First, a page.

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Although John O. Killens and Nelson Gidding were given screen credit for the screenplay when the picture was initially released, the Writers Guild of America (WGA) restored the credit of blacklisted writer Abraham Polonsky in 1996. WGA's press release stated that the writers' credits should read: "Screenplay by Abraham Polonsky and Nelson Gidding, Based on the novel by William P. McGivern." According to a modern source, Killens was a front for Polonsky. HarBel Productions, Inc. was Harry Belafonte's independent production company. According to a November 1958 Hollywood Reporter news item, Richard Widmark was in negotiations to co-star. Except for one sequence, the entire film was shot in New York City.
An October 1959 Hollywood Reporter news item noted that Gloria Grahame threatened a $100,000 lawsuit against United Artists, demanding that they refrain from using certain photos of her in publicity for the film on the grounds that they were candid and taken without her knowledge. The photographs were taken by co-star Robert Ryan. The outcome of Grahame's demand has not been determined.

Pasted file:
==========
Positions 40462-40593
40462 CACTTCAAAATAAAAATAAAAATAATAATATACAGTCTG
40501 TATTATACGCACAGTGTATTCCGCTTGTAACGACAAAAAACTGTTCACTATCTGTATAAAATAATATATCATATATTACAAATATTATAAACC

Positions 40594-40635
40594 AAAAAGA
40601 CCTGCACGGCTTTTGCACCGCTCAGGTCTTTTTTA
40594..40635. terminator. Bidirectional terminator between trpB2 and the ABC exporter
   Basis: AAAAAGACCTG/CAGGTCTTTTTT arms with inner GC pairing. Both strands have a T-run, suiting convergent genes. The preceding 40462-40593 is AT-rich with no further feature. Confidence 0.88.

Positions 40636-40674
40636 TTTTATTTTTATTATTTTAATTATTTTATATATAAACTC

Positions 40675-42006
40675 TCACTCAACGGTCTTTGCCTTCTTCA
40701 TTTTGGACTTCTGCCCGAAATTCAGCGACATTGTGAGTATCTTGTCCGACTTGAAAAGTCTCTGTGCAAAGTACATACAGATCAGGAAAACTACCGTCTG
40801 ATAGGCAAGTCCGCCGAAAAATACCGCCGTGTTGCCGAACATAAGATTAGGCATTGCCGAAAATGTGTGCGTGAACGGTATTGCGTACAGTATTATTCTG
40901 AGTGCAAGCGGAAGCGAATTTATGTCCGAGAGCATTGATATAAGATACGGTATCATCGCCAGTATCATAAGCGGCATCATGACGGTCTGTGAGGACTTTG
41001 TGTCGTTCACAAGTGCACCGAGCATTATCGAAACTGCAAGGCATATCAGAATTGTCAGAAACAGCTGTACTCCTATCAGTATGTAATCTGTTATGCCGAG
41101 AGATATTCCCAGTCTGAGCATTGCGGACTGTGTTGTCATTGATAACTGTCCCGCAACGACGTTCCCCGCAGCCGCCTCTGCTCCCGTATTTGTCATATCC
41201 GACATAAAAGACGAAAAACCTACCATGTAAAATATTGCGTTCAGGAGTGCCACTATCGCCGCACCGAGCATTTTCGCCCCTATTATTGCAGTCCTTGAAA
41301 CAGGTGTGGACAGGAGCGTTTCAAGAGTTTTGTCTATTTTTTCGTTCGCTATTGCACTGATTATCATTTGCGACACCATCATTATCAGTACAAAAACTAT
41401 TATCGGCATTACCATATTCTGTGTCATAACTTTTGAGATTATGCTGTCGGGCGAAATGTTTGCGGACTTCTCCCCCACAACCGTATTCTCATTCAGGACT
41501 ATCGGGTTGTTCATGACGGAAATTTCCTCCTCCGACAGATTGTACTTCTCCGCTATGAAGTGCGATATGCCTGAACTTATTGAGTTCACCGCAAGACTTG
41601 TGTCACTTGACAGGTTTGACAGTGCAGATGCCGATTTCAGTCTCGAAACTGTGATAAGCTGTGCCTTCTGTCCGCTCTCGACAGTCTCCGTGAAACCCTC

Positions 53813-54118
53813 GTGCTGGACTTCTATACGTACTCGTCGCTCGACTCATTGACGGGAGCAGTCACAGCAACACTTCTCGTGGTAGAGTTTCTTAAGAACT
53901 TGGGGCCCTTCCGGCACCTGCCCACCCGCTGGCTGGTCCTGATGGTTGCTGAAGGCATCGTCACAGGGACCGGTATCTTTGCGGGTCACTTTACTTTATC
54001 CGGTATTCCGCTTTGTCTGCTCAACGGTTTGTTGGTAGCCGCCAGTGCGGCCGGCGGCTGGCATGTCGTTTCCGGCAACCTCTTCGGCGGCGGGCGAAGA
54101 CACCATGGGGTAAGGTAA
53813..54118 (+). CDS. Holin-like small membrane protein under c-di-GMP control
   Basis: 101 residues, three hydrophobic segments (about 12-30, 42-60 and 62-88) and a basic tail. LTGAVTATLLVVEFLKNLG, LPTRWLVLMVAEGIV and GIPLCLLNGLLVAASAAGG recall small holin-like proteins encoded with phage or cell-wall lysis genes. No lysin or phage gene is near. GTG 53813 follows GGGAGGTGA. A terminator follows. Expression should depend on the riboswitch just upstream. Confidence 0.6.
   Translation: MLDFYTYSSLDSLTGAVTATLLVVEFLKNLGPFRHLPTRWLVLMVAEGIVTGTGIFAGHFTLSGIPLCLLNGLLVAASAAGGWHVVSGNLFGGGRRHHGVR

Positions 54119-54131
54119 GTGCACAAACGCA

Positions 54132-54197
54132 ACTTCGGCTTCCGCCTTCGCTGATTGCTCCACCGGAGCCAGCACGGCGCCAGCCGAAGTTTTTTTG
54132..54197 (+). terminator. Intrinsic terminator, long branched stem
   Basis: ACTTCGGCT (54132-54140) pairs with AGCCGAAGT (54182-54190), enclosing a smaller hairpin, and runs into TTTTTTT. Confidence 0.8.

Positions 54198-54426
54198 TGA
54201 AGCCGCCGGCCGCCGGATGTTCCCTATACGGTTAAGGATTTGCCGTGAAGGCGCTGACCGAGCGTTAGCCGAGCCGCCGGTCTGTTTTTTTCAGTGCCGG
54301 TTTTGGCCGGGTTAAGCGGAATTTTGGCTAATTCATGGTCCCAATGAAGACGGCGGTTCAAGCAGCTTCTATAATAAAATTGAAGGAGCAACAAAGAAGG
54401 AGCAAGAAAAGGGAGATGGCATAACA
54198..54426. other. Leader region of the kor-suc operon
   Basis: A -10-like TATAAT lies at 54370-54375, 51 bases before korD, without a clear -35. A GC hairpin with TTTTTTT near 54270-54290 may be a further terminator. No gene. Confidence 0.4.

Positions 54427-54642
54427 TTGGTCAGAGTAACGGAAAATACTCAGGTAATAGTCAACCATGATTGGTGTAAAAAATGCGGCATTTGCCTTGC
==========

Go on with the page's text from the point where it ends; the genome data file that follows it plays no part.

Harry Belafonte performs vocals on one of the picture's songs, "My Baby's Not Around." According to modern sources, John Lewis' score was performed by a large orchestra that included Milt Jackson on vibes, Percy Heath on bass, Connie Kay on drums, Bill Evans on piano, and Jim Hall on guitar. The Variety reviewer commented on the presence of the word "ofay," a derogatory term for whites, in the film and also noted that the picture presented "a unique view (for films) of a normal, middle-class Negro home." The picture marked Wayne Rogers' film debut. Although not a crucial element in the plot, one of the characters, a henchman of the mobster "Bacco," is portrayed as a homosexual who flirts with Belafonte's character, "Johnny Ingram."